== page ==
An Iranian general on Monday accused Israel of manipulating weather to prevent rain over the Islamic republic, alleging his country was facing cloud "theft", before being contradicted by the nation's
"The changing climate in Iran is suspect," Brigadier General Gholam Reza Jalali, head of Iran's Civil Defense Organisation told a press conference, semi-official ISNA news agency reported.
"Foreign interference is suspected to have played a role in climate change," Jalali was quoted as saying, insisting results from an Iranian scientific study "confirm" the claim.
"Israel and another country in the region have joint teams which work to ensure clouds entering Iranian skies are unable to release rain," he said.
"On top of that, we are facing the issue of cloud and snow theft", Jalali added, citing a survey showing that above 2,200 meters all mountainous areas between Afghanistan and the Mediterranean are covered in snow, except Iran.
Iran's own meteorological service struck a skeptical note, however.
General Jalali "probably has documents of which I am not aware, but on the basis of meteorological knowledge, it is not possible for a country to steal snow or clouds", said the head of Iran's meteorological service Ahad Vazife, quoted by ISNA.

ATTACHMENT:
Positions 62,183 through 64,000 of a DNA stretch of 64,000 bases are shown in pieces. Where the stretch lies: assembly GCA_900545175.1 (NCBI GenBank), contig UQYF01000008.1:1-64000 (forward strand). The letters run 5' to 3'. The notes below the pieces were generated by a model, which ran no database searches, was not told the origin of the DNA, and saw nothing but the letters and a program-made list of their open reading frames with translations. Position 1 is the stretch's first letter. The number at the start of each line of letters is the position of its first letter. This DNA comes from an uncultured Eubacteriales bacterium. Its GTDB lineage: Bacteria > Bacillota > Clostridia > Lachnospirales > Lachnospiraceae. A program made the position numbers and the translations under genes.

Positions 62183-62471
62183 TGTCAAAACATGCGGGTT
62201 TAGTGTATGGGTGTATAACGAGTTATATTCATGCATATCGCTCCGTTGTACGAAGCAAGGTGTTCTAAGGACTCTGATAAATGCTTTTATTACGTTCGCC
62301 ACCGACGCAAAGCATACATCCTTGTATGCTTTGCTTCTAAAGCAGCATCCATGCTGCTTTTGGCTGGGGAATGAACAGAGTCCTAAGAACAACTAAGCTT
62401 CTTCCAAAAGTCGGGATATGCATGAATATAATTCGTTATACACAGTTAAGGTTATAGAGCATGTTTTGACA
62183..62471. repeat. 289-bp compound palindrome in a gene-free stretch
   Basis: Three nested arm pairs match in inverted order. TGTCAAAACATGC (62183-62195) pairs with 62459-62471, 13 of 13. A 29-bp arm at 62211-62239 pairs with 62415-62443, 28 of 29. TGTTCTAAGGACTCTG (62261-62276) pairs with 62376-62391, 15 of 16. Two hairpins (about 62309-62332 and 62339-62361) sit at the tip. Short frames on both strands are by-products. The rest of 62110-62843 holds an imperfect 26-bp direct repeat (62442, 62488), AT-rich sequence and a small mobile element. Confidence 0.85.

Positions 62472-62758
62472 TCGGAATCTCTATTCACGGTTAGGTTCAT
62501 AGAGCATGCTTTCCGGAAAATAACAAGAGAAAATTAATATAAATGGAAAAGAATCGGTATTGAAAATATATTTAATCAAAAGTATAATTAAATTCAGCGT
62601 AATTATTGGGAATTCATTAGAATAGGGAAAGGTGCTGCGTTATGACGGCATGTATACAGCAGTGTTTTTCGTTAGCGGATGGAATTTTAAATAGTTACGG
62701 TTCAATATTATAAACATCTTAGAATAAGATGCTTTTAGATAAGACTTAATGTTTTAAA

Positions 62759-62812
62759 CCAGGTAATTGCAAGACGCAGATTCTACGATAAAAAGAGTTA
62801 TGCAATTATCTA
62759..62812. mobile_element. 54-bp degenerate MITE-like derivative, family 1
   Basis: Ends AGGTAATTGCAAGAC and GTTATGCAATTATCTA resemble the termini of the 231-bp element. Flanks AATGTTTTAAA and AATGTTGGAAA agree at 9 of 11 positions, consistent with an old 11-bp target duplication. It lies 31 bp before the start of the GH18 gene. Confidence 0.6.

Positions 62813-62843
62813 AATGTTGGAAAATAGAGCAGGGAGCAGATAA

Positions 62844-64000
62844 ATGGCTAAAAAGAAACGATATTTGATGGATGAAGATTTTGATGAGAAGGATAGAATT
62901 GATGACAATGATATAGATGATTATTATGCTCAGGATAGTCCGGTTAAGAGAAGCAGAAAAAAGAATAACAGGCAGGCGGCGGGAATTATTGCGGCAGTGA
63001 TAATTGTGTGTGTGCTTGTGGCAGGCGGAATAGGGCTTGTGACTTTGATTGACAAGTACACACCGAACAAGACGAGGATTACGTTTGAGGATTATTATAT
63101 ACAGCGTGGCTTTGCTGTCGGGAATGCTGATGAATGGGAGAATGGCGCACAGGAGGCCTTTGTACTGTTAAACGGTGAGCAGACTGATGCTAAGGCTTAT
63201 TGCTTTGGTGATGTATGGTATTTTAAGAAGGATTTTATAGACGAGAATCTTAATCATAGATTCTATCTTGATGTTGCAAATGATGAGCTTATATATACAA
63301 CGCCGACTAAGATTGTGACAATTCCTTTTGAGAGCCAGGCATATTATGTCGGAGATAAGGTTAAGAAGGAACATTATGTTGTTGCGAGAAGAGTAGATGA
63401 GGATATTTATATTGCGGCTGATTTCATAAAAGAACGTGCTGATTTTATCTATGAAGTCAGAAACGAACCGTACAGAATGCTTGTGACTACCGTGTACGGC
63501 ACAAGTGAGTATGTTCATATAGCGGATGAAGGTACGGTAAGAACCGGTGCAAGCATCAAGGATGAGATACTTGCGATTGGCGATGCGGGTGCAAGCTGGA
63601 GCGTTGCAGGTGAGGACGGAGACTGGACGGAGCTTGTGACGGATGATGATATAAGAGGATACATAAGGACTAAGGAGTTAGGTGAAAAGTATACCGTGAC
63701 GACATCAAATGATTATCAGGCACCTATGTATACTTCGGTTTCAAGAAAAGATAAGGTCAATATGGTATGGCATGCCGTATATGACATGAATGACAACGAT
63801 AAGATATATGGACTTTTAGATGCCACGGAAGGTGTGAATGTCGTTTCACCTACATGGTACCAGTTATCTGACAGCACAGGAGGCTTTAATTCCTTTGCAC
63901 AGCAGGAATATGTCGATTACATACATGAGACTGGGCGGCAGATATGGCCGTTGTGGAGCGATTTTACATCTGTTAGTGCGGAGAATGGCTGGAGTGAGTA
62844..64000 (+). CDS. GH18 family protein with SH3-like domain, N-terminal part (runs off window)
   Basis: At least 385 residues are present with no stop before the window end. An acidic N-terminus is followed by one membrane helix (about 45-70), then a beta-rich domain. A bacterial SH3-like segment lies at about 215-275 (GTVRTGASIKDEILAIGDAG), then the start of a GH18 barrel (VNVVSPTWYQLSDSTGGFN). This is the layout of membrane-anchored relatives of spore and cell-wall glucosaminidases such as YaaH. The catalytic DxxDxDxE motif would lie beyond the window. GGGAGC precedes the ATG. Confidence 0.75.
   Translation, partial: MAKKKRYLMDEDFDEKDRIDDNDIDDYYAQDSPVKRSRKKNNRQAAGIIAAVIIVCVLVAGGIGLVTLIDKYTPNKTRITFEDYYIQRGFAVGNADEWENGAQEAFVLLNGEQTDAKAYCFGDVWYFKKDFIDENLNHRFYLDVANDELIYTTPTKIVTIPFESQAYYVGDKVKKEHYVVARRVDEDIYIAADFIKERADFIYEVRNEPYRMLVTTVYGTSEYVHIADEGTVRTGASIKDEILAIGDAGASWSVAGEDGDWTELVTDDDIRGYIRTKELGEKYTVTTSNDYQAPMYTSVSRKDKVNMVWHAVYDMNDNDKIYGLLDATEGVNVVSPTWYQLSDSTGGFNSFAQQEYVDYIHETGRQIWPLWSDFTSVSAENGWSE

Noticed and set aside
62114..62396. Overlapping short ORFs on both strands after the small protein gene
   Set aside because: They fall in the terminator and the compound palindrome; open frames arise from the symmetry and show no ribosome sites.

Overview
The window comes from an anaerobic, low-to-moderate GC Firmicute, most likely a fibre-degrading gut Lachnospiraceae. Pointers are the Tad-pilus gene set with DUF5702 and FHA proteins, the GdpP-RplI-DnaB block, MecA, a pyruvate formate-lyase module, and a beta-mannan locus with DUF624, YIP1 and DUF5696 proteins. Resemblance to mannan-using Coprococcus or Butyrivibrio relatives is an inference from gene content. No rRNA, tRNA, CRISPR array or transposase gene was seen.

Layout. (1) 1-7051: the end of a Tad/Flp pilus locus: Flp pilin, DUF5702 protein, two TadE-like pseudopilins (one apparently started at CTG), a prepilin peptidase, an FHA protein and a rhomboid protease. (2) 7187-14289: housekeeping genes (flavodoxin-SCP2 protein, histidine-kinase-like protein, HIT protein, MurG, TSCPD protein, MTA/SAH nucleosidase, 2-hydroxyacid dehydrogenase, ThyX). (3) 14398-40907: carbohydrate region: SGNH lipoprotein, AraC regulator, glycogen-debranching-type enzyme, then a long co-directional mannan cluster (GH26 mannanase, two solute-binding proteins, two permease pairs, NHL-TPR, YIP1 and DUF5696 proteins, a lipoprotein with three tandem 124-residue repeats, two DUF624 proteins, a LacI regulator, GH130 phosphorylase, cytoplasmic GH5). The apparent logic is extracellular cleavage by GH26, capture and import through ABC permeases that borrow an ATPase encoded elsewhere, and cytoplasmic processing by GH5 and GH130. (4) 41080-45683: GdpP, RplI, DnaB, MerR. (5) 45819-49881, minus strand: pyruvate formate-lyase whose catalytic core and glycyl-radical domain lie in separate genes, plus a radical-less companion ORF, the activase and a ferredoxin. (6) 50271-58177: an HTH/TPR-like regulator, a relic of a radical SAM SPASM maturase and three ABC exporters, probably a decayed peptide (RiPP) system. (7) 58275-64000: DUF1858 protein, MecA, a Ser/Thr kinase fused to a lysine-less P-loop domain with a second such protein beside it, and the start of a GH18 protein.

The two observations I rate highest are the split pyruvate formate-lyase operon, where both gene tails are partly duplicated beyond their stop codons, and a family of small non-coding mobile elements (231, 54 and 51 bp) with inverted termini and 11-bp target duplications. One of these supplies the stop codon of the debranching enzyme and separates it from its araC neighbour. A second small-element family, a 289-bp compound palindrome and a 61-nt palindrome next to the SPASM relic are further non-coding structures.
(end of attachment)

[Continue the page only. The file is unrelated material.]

"Iran has suffered a prolonged drought, and this is a global trend that does not apply only to Iran," Vazife said.
"Raising such questions not only does not solve any of our problems, but will deter us from finding the right solutions", he added, in apparent reference to Jalali's claims.
The general's allegations of weather pilfering were not the first time an Iranian official has accused the country's foes of stealing its rain.
Former president Mahmoud Ahmadinejad in 2011 accused Western countries of devising plans to "cause drought" in Iran, adding that "European countries used special equipment to force clouds to dump" their water on their continent.